A morphogen is a substance governing the pattern of tissue development, and the positions of the various specialized cell types within a tissue. More precisely, a morphogen is a signaling molecule that acts directly on cells to produce specific cellular responses depending on the local concentration of the morphogen.

Since morphogens diffuse through the tissues of an embryo during early development, concentration gradients are set up. These gradients drive the process of differentiation of unspecialised (stem) cells into different cell types, ultimately forming all the tissues and organs of the body.

Read more about Morphogen:  History, Mechanism, Genes and Signals, Fruit Fly

Other articles related to "morphogen, morphogens":

Morphogen - Fruit Fly
... a result, in fly embryos transcription factors such as Bicoid or Hunchback can act as morphogens because they can freely diffuse between nuclei to produce smooth gradients of concentration without ... syncytia occur only rarely (such as in skeletal muscle), and morphogens are generally secreted signalling proteins ... of signal transduction to communicate the level of morphogen to the nucleus ...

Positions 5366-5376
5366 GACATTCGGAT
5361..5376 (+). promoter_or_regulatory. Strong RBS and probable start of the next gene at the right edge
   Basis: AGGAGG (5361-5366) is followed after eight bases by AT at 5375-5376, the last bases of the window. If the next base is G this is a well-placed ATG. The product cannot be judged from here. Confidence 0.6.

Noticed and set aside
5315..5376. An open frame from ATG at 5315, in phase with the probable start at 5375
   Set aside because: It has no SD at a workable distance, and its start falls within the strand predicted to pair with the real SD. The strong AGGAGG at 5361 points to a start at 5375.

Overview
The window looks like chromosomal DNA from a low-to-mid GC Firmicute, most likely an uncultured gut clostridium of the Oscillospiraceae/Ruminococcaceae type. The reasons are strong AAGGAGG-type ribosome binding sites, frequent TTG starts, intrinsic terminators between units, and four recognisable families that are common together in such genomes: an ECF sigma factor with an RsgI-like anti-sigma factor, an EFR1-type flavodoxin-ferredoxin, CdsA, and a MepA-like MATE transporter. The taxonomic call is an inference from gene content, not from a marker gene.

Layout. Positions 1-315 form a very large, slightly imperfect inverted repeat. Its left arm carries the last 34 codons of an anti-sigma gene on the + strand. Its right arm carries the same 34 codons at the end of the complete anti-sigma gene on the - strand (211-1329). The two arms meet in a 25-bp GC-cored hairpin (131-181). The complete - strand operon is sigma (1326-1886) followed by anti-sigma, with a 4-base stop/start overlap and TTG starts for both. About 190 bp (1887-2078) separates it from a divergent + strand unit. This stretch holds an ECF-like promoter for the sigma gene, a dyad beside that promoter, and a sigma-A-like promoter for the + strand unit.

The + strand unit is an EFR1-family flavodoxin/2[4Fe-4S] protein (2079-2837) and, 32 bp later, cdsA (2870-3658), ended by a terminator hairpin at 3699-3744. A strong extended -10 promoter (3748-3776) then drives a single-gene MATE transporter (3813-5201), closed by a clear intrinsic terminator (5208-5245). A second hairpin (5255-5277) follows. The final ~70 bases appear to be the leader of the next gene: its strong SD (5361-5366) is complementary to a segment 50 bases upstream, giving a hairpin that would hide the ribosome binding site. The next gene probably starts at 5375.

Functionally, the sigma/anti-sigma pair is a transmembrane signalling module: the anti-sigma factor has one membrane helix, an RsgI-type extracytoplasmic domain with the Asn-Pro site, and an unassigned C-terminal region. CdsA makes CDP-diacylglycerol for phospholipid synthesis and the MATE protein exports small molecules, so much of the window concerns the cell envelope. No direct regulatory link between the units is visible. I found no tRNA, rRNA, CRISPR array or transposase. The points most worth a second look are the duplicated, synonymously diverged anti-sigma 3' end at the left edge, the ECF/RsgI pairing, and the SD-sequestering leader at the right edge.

Eyespot (mimicry) - Evolution of The Eyespot At The Molecular Level - Morphogenetic Models
... on the butterfly wing eyespot foci are indicative of a long range signaling mechanism or morphogen gradient, both in its spacial and temporal aspects ... model, in which the focus is the morphogen source and, 2) the sink model, in which the focus is generating a gradient by removal of the morphogen at the foci ...
French Flag Model
... The French Flag Model is a conceptual definition of a morphogen, described by Lewis Wolpert in the 1960s ... A morphogen is rigorously defined as a signaling molecule that acts directly on cells (not through serial induction) to produce specific cellular responses dependent ... During early development, morphogen gradients generate different cell types in distinct spatial order ...